Spain plans to introduce a cabinet law on gender equality

The Spanish prime minister plans to introduce a gender quota at the highest levels of government through a law requiring each gender to hold at least 40 percent of cabinet posts.

The move, announced by Socialist leader Pedro Sánchez, will make Spain one of the first European countries with a legally binding cabinet quota and is part of a broader package of gender equality measures.

“If women represent half of society, then half of the political power and half of the economic power must belong to women,” Sánchez said on Saturday, where he announced that a bill on gender equality would be adopted at a cabinet meeting on Tuesday.

In Sánchez’s government, 14 of the 23 cabinet members, or 61 percent, are women, including the country’s three deputy prime ministers – Nadia Calviño, Yolanda Díaz and Teresa Ribera – as well as the finance and defense ministers.

Men make up 39 per cent of the current cabinet, just short of the proposed law’s requirement that “each gender make up at least 40 per cent of the total number of posts”, including the prime minister, deputy prime ministers and all ministers.

The law, which must be voted on by Parliament after Cabinet approval, will also require “an equal number of women and men” on political party lists of candidates for national, regional, local and European elections.

The first similar quota in Europe was introduced by Belgium in 1994, which stipulated that the number of candidates of one gender on an electoral list could not exceed two-thirds. Under French law, since 2000, electoral lists must be 50/50 balanced at most levels.

Chancellor Olaf Scholz made a commitment to gender equality in his cabinet when he took office in 2021, but there have been more male than female ministers since January after he replaced Defense Minister Christine Lambrecht with Boris Pistorius.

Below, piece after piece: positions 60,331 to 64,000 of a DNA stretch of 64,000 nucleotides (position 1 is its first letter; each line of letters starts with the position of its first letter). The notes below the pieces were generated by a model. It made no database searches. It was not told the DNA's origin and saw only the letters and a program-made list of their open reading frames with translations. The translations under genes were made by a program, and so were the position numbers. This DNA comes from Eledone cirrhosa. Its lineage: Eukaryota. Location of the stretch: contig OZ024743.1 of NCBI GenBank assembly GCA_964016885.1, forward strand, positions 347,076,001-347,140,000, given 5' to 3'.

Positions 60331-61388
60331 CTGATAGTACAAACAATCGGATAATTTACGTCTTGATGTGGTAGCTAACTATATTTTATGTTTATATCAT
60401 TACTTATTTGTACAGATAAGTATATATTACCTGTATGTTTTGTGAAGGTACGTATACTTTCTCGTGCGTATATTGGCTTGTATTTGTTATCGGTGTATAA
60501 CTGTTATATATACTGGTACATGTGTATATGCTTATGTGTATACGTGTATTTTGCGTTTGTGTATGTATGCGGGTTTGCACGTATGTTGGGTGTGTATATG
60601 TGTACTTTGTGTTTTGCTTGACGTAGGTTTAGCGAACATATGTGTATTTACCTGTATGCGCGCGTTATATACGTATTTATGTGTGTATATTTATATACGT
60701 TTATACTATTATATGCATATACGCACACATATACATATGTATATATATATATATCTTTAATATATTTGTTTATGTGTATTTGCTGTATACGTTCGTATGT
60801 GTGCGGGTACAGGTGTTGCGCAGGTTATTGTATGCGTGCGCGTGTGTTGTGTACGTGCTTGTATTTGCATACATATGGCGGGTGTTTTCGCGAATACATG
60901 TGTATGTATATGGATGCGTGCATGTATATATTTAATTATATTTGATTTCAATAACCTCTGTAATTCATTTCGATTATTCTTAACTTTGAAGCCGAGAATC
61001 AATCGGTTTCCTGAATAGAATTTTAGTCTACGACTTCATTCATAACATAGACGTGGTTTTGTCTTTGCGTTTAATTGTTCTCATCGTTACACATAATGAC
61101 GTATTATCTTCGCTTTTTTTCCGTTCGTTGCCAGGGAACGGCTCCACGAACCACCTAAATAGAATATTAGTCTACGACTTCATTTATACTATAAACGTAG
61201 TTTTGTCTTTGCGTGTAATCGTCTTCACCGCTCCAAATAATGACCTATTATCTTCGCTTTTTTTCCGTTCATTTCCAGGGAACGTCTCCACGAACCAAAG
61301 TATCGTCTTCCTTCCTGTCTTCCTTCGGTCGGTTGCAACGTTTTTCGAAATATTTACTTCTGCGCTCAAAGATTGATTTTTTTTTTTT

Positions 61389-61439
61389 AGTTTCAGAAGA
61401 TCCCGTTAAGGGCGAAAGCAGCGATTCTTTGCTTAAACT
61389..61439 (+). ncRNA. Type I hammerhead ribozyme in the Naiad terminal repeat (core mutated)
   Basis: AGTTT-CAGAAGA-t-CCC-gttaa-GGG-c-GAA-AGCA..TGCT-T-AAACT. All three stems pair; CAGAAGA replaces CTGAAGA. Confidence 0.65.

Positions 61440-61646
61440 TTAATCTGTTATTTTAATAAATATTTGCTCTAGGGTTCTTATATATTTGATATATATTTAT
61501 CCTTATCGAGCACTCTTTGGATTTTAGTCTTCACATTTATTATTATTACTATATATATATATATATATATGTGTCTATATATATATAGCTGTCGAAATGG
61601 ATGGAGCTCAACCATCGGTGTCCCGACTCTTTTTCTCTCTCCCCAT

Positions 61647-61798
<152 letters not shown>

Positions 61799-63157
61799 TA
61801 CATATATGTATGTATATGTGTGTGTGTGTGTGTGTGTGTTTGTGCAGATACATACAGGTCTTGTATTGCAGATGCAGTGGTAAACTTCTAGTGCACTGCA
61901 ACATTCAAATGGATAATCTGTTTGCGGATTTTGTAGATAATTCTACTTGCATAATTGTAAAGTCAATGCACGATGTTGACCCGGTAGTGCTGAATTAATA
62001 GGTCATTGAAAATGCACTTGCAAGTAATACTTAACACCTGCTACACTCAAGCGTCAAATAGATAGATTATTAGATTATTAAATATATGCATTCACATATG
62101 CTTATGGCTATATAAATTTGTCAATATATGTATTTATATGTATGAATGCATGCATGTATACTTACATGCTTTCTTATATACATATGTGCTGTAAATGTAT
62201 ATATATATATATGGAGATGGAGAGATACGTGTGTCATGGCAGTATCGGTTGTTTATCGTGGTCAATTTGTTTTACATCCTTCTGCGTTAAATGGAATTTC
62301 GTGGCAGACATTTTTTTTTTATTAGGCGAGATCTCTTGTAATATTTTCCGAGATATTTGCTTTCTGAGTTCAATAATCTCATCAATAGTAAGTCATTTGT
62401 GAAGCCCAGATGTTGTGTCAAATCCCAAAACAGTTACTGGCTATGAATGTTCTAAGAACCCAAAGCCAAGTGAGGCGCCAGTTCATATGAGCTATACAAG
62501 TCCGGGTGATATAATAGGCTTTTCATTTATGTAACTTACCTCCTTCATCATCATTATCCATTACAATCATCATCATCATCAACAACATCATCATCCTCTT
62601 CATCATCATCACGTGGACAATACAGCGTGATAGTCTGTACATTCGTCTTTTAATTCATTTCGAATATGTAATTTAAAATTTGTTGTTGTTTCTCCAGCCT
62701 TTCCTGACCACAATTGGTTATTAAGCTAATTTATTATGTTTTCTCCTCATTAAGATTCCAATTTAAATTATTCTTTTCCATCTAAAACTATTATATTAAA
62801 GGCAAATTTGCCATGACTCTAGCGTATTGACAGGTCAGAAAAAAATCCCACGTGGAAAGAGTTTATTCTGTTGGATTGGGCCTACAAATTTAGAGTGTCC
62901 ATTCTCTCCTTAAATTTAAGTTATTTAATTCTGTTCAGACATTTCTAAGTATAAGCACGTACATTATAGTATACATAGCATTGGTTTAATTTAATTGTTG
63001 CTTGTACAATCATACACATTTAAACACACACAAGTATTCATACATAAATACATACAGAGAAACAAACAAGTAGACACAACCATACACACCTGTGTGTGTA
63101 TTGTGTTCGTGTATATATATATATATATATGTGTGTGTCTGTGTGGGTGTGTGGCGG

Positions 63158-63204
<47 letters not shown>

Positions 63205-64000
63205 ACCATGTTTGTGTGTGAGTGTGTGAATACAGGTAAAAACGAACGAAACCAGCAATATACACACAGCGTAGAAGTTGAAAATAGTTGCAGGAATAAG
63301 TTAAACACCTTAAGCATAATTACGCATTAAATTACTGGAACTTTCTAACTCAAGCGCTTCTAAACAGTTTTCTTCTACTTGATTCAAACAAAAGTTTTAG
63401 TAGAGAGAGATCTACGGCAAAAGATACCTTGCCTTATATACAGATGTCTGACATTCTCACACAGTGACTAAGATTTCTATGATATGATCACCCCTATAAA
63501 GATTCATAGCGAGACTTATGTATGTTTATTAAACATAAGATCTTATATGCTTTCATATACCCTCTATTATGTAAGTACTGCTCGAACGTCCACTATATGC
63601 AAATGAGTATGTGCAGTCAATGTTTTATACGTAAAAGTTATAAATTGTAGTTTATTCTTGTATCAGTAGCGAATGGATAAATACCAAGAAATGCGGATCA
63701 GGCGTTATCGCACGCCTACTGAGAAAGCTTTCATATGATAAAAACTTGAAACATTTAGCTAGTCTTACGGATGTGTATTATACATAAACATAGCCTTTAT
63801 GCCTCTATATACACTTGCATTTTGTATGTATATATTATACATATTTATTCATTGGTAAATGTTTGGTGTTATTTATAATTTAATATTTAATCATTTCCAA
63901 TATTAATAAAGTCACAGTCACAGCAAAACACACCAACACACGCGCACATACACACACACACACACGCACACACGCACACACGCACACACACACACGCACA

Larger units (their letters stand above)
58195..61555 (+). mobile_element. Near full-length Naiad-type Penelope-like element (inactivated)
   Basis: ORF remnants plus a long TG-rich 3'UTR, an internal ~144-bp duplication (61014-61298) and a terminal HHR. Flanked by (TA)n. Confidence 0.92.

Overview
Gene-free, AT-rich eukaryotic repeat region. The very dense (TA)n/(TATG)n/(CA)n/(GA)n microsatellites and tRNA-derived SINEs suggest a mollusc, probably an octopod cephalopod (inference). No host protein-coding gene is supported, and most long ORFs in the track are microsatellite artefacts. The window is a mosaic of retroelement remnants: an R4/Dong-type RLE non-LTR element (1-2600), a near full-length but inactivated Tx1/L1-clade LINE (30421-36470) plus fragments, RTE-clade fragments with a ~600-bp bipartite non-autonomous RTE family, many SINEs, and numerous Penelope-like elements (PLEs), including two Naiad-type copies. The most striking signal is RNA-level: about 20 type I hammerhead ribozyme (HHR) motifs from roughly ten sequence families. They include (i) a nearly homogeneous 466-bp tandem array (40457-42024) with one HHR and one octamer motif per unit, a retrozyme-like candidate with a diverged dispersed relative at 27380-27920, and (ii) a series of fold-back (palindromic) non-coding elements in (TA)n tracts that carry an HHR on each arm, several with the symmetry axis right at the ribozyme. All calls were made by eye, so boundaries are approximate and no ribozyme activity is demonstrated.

In France, President Emmanuel Macron has extended his predecessor François Hollande’s pledges to have a 50:50 gender balance in his 44-member cabinet, including among junior ministers and secretaries of state, although there is no legal obligation to maintain this.

In Spain’s corporate world, the proposed law requires each gender to hold at least 40 percent of the board seats of all listed companies by July 2024. Similar requirements already exist in other European countries such as France, where there have already been rules for large companies since 2011.

An EU directive passed last year requires all member states to legislate to ensure that by 2026 at least 40 percent of non-executive directorships in publicly traded companies are filled by “members of the underrepresented sex”.

At that time, the EU found that women accounted for around 60 percent of new university graduates in the EU, but only 31.5 percent of company board members.

The announcement was not cheered by left-wing party Unidas Podemos, Sánchez’s coalition partner, who was the driving force behind legislation allowing anyone over 16 to change their legally registered gender.

Ione Belarra, a Podemos member and social rights minister, said the government should focus on people’s “real problems”, such as unaffordable housing costs.

“Feminism isn’t about Ana Patricia Botín and Marta Ortega running a big company,” Belarra said, referring to the wealthy chairs of Santander and Zara-owner Inditex.

Additional reporting by Laura Pitel and Guy Chazan in Berlin, Alice Hancock in Brussels and Sarah White in Paris Spain plans to introduce a cabinet law on gender equality

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